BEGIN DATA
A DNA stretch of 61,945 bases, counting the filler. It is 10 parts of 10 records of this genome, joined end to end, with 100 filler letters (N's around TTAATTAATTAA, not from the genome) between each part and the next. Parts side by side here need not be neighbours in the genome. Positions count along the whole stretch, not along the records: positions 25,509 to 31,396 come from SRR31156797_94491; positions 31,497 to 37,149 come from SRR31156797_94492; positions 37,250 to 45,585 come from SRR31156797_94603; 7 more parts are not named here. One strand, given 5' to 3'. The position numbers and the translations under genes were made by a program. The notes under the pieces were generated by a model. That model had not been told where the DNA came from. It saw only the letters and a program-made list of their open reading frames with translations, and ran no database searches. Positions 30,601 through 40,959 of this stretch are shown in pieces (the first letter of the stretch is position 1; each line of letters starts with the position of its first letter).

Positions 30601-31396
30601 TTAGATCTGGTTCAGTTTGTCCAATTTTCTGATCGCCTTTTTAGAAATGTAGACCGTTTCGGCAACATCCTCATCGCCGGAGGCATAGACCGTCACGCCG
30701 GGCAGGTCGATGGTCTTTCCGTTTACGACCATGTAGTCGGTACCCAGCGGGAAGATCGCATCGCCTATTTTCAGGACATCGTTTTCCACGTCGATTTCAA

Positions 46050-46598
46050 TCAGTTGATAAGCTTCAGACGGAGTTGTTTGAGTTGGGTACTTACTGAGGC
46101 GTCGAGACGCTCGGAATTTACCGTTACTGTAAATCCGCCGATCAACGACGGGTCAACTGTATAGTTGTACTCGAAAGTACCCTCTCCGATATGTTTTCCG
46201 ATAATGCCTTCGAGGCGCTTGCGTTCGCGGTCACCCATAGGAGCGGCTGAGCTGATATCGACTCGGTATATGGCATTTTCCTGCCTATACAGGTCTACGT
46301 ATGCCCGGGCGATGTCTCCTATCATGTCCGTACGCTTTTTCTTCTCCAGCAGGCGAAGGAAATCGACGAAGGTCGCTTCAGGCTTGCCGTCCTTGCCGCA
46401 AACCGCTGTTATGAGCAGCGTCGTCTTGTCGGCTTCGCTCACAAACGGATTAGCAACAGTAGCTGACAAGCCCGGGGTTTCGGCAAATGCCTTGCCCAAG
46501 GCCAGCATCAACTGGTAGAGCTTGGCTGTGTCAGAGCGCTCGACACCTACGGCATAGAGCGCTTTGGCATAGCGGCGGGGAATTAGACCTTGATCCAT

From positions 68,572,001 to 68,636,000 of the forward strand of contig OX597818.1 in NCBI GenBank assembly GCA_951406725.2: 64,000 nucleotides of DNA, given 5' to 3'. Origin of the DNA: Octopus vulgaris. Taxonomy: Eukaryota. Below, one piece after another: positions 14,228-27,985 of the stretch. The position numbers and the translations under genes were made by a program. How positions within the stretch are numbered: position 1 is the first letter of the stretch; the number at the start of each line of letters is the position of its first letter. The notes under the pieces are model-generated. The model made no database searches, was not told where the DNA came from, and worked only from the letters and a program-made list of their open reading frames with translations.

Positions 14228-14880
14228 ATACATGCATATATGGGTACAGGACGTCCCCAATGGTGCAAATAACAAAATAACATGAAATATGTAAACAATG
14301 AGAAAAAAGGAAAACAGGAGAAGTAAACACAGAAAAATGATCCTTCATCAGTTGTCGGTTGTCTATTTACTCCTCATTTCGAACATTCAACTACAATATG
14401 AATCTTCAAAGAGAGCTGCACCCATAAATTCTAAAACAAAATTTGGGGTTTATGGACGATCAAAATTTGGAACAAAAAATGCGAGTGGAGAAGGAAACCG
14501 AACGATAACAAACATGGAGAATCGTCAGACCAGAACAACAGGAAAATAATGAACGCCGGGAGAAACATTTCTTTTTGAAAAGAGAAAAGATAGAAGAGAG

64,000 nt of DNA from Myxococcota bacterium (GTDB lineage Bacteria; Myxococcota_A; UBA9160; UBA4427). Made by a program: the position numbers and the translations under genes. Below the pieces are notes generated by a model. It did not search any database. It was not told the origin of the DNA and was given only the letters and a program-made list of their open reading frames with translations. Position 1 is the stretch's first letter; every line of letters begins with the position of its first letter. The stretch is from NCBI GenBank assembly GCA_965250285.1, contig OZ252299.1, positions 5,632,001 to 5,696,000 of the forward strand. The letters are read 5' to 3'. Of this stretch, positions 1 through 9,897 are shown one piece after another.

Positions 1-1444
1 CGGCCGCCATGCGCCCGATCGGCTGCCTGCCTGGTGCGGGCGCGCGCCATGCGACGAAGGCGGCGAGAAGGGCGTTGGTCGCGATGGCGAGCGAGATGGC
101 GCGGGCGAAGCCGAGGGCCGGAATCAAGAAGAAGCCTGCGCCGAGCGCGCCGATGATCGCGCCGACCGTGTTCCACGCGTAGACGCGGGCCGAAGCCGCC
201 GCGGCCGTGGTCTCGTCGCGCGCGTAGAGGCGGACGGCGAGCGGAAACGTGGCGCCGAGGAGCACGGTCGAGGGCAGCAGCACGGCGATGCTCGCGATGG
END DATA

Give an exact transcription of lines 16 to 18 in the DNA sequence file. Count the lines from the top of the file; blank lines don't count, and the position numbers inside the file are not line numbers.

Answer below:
14401 AATCTTCAAAGAGAGCTGCACCCATAAATTCTAAAACAAAATTTGGGGTTTATGGACGATCAAAATTTGGAACAAAAAATGCGAGTGGAGAAGGAAACCG
14501 AACGATAACAAACATGGAGAATCGTCAGACCAGAACAACAGGAAAATAATGAACGCCGGGAGAAACATTTCTTTTTGAAAAGAGAAAAGATAGAAGAGAG

64,000 nt of DNA from Myxococcota bacterium (GTDB lineage Bacteria; Myxococcota_A; UBA9160; UBA4427). Made by a program: the position numbers and the translations under genes. Below the pieces are notes generated by a model. It did not search any database. It was not told the origin of the DNA and was given only the letters and a program-made list of their open reading frames with translations. Position 1 is the stretch's first letter; every line of letters begins with the position of its first letter. The stretch is from NCBI GenBank assembly GCA_965250285.1, contig OZ252299.1, positions 5,632,001 to 5,696,000 of the forward strand. The letters are read 5' to 3'. Of this stretch, positions 1 through 9,897 are shown one piece after another.